Page extent: 72
ISBN: 9781786826947
Binding: Paperback
Female Cast: 2

Still No Idea

Lee Simpson, Rachael Spence, Lisa Hammond

Paperback (31 Oct 2018)

Best mates Lisa and Rachael are making a new show almost a decade after they created their first piece together.

Back then they had no idea where to start so they went onto the streets and asked the public. What story should they tell? What characters should they play? When they saw Lisa in a wheelchair and Rachael not, what the public said was funny, jaw-dropping and ultimately heartbreaking. They made a show about it. It was called No Idea.

Now people say the world has changed and things are looking up. There are more disabled people in the mainstream media, Lisa landed a big part on TV and disabled mates are getting regular auditions – happy days. So what kind of exciting stories are the TV professionals dreaming up for them?

Still No Idea is the whole story (so far): the British public, the professional writers, the TV execs. Part verbatim theatre, part improv, part comedy sketch show, this is a raucous and mischievous exposé of good intentions gone bad and how sometimes no matter how hard we try, we still have absolutely no idea.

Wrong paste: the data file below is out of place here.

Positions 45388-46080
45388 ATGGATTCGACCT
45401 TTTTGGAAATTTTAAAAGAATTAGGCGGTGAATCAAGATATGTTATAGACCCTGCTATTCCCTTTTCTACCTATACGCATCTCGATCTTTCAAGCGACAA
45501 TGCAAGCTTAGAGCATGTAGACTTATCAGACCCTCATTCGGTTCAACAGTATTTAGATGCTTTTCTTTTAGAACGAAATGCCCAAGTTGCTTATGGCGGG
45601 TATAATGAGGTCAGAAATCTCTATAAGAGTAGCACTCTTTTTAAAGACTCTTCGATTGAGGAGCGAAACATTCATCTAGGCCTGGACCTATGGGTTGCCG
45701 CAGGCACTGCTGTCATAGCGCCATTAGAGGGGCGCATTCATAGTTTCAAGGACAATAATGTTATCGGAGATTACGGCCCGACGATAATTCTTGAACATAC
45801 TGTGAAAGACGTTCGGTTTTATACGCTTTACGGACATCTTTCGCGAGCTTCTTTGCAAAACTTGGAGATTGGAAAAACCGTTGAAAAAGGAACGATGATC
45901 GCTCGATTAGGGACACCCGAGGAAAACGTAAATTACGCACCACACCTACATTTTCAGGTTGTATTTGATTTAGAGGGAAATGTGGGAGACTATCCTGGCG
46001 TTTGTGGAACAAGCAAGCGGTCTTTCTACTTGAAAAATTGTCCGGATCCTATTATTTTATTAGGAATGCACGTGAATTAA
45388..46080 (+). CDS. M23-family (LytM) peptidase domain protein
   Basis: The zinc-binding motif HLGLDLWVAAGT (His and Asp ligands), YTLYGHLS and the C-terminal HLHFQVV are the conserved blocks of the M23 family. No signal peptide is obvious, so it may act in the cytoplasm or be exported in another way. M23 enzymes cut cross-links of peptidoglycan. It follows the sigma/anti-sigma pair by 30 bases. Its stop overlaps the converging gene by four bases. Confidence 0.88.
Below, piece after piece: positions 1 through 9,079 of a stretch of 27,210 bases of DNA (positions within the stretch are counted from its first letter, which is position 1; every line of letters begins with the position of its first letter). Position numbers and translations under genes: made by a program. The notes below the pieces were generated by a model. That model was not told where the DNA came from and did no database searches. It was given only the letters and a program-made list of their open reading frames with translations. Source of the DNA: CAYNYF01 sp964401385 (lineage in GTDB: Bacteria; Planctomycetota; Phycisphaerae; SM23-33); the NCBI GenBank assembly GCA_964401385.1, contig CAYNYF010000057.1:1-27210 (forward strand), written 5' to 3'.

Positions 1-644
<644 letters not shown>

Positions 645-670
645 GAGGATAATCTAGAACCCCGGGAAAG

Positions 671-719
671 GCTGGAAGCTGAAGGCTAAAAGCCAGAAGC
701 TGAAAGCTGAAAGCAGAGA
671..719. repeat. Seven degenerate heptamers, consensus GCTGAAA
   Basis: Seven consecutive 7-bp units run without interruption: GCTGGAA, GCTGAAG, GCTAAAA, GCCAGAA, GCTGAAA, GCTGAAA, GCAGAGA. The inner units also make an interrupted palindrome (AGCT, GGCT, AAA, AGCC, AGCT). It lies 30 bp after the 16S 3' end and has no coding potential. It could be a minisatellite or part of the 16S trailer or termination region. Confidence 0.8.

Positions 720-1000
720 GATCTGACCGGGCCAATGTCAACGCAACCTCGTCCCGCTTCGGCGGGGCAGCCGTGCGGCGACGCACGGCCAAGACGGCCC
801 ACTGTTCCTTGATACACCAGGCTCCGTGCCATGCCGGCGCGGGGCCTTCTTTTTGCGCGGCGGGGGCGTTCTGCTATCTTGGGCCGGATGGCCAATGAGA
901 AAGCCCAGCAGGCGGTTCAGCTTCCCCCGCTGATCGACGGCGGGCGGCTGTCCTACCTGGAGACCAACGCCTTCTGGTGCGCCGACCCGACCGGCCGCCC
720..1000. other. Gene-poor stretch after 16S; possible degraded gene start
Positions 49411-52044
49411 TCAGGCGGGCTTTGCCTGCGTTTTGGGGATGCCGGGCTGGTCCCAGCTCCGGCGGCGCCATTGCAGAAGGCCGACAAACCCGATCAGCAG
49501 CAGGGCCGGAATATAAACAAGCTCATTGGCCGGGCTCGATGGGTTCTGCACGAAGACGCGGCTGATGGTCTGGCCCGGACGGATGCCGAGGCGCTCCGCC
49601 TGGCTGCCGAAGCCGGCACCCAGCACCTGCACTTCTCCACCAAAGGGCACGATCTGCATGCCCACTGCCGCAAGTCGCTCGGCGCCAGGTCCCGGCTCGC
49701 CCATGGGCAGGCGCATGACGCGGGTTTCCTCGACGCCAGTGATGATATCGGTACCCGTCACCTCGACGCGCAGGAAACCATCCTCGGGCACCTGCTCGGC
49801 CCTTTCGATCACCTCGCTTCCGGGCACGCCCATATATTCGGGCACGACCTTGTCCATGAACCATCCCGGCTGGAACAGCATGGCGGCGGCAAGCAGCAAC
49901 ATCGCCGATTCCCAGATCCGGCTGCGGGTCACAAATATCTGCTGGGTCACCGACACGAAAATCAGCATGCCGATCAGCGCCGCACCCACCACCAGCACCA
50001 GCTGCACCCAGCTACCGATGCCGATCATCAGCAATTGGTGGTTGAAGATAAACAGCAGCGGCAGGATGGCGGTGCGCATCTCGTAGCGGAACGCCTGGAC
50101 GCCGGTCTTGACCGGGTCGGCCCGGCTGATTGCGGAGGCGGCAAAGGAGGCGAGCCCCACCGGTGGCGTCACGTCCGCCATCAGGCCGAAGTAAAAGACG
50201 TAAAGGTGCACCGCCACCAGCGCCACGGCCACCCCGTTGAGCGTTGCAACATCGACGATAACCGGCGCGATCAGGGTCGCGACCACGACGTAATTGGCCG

Additional Information

ISBN13 9781786826947
Female cast 2
Binding Paperback
Page Extent 72


'A lucid, delightfully ironic and politically piercing 80 minutes that combine comedy, honesty and protest to distinctive effect... we need, they conclude, to learn to imagine better – a skill that this lovely show exemplifies as it conjures from thin air its laughter, sadness and cogent argument.' The Guardian ★★★★

'Brilliant, radically honest... splinters some of the myths surrounding modern life and disability... [a] hypocrisy-smashing new show about disability that's hilarious, clever and depressingly vital viewing for 2018.' The Stage ★★★★

'[No] lazy attitude towards disability [is left] un-skewered in this eye-opening 80 minutes.' Evening Standard ★★★★

'A meditation not just on the treatment and perception of disability within the arts, but also within the wider, post-austerity Britain... begin[s] with whimsy and end[s] with startling clarity... essential viewing.' WhatsOnStage ★★★★

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